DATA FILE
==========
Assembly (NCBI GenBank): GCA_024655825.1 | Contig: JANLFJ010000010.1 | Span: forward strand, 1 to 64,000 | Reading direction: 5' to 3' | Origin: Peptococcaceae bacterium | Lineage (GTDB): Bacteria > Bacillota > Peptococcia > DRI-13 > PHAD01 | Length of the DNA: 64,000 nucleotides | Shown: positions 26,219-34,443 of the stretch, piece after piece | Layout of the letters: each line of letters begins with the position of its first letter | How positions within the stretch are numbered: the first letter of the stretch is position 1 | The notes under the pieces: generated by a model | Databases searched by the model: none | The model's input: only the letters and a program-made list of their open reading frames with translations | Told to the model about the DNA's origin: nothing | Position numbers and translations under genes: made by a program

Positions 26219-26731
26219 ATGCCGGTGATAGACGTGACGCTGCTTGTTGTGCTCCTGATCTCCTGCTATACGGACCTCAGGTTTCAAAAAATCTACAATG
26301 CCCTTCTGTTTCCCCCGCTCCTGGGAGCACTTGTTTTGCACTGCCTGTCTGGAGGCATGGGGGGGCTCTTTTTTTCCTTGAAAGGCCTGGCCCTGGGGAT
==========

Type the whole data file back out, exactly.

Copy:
Assembly (NCBI GenBank): GCA_024655825.1 | Contig: JANLFJ010000010.1 | Span: forward strand, 1 to 64,000 | Reading direction: 5' to 3' | Origin: Peptococcaceae bacterium | Lineage (GTDB): Bacteria > Bacillota > Peptococcia > DRI-13 > PHAD01 | Length of the DNA: 64,000 nucleotides | Shown: positions 26,219-34,443 of the stretch, piece after piece | Layout of the letters: each line of letters begins with the position of its first letter | How positions within the stretch are numbered: the first letter of the stretch is position 1 | The notes under the pieces: generated by a model | Databases searched by the model: none | The model's input: only the letters and a program-made list of their open reading frames with translations | Told to the model about the DNA's origin: nothing | Position numbers and translations under genes: made by a program

Positions 26219-26731
26219 ATGCCGGTGATAGACGTGACGCTGCTTGTTGTGCTCCTGATCTCCTGCTATACGGACCTCAGGTTTCAAAAAATCTACAATG
26301 CCCTTCTGTTTCCCCCGCTCCTGGGAGCACTTGTTTTGCACTGCCTGTCTGGAGGCATGGGGGGGCTCTTTTTTTCCTTGAAAGGCCTGGCCCTGGGGAT